I suppose it’s ironic that my first “real” post on seoulfoodlove.com will be about Japanese food, but here we are. 😉 Anyways, I was so fortunate to travel to Japan in first class thanks to my old college friend Tim. I’ve never travelled intercontinentally in first class and it was an amazing experience—I almost didn’t want to leave the plane upon landing lol.
On the flight, I decided to get a snack and settled upon what the menu called “Japanese Delicacies.” I didn’t know what it was save for the menu description, which stated it consisted of soy-marinated sea urchin, whitebait with spicy cod roe, and salted squid. I decided to pair it with a sake called Kokuryu.
Anyways, something strange happened when I told the attendant my order. Her eyes lit up and a smile ever-so-subtly formed at the side of her lips. I put in some order for food and alcohol prior to this order and I would put in a few more requests afterwards but I never got that same reaction. There was something special about these three items.
I did some research and learned that they are what the Japanese call Chinmi (珍味). There are three big types of chinmi: uni (sea urchin), karasumi (dried fish roe), and konowata (sea cucumbers fermented in its own guts) . The Japan Airlines snack didn’t have konowata but instead subbed it with a raw squid version, which I believe is called Ika no shiokara.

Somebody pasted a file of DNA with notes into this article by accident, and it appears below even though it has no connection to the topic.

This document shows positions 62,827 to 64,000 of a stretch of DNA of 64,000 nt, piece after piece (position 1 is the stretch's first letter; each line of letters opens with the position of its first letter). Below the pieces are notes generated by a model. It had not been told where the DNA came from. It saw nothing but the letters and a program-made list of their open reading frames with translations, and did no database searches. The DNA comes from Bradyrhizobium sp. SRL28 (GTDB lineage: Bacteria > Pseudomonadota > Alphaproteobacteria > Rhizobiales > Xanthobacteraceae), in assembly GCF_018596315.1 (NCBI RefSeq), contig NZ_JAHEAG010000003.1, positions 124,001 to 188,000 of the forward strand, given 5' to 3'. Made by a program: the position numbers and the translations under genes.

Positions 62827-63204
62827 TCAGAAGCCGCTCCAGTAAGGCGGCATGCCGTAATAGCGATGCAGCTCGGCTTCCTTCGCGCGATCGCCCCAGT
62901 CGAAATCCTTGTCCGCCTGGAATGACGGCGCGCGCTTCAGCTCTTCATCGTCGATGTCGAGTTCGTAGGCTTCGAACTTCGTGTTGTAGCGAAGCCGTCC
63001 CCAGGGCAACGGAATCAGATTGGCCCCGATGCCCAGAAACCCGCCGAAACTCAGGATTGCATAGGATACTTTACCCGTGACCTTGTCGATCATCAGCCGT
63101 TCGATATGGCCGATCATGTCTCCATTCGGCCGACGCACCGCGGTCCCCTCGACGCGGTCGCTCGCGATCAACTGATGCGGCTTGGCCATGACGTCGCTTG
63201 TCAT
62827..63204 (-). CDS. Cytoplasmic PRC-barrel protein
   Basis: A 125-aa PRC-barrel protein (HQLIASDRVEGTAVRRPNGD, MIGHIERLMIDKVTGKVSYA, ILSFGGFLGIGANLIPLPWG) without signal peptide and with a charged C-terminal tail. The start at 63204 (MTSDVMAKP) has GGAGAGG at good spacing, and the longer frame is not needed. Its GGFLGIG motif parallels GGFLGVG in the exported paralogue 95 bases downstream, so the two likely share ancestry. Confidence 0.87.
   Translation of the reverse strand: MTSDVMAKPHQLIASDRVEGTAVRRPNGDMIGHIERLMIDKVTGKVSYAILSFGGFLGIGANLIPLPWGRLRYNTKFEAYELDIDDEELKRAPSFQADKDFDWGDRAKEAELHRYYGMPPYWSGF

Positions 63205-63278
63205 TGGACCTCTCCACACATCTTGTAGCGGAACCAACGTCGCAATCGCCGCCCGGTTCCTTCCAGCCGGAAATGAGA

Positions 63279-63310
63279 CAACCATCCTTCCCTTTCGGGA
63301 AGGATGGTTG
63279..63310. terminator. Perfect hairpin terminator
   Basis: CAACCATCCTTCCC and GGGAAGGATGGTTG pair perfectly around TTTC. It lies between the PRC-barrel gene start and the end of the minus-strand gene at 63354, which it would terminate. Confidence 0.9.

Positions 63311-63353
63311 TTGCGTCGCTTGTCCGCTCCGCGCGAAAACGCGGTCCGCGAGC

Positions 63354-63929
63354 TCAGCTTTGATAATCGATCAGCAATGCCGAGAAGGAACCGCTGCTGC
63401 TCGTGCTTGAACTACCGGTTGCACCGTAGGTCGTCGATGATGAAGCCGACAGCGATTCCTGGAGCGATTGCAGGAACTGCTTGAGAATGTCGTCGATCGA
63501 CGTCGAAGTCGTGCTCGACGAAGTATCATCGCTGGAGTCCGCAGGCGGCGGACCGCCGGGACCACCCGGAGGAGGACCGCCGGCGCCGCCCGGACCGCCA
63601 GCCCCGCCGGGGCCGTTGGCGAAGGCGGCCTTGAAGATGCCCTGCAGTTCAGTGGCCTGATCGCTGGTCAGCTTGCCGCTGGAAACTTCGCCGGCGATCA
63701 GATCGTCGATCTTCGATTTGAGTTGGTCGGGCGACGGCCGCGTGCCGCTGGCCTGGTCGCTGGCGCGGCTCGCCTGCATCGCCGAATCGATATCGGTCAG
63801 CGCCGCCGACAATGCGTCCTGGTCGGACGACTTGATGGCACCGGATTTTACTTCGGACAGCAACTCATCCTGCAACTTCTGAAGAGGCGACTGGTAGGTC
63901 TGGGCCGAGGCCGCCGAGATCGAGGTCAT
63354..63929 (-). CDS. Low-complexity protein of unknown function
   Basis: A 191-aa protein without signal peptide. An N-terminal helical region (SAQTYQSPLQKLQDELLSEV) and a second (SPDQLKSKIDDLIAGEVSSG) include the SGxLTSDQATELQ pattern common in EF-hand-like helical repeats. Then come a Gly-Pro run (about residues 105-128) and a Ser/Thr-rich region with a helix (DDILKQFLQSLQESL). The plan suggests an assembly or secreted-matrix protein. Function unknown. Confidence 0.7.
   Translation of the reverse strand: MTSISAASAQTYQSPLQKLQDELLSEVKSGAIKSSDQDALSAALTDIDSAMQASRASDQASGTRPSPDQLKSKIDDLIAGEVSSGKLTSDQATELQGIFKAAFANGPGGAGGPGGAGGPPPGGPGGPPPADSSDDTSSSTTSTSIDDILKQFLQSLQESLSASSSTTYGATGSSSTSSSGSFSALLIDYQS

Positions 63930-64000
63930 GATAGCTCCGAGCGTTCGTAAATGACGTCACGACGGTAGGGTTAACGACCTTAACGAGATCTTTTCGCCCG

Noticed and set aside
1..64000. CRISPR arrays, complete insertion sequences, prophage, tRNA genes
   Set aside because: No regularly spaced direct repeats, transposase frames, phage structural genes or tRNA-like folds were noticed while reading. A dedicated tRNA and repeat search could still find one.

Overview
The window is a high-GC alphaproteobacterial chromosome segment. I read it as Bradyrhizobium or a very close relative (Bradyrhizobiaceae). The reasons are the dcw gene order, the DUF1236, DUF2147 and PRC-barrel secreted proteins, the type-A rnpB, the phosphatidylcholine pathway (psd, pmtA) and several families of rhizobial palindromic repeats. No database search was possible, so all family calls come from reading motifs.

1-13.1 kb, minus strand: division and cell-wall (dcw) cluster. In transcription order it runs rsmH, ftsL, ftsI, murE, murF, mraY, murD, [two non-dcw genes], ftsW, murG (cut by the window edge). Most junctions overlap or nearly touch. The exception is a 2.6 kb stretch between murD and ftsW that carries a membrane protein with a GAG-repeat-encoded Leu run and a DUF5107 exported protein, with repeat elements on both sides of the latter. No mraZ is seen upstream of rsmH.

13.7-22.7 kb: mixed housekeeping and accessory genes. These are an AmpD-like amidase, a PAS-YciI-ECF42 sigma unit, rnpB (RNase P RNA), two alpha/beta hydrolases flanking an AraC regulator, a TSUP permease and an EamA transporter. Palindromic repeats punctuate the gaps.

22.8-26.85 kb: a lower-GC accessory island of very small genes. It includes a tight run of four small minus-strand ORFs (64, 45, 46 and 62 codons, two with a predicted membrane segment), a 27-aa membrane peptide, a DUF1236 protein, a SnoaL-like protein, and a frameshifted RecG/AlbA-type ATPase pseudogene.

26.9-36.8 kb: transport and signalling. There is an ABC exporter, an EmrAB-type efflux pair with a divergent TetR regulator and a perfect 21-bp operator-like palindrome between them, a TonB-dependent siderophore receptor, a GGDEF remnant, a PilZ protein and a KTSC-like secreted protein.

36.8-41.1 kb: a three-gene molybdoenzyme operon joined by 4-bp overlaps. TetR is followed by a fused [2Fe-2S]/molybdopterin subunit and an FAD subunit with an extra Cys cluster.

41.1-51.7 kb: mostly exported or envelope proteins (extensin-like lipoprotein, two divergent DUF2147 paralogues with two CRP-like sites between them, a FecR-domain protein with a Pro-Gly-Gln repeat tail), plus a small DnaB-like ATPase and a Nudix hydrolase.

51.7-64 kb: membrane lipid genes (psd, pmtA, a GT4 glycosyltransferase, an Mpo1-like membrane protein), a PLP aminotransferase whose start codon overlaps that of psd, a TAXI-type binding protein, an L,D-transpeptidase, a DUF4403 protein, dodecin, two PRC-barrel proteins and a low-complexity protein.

The uni was surprisingly good for something that was served on an airplane. It was served in a little cucumber cup which gave some textural and flavor contrast.
While many people are familiar with uni, I’m assuming most people have not tried the other two.
Whitebait is Japanese anchovy. They’re really small: not much bigger than one’s fingernail in length. And even though they were dried, they still were kind of soft. The dried fish roe on top was granular and somewhat hard. I was expecting something a little softer (like tarako or mentaiko).
And finally, we get to the raw squid. This was probably the funkiest and slimiest of the three. But it reminded me like a “muddier-tasting” and less-spicy version of one of my favorite Korean side dishes, ojingeojeot (오징어젓)—a spicy fermented raw squid. I would have preferred some rice to go with it but it went well with some sake too 😊
Anyways, I really liked trying them because, while I love Japanese food, I don’t know too much about it. Trying some of these dishes—even if it is “airplane food”—has got me excited for the rest of my Japan trip and what I’ll taste, see, and learn!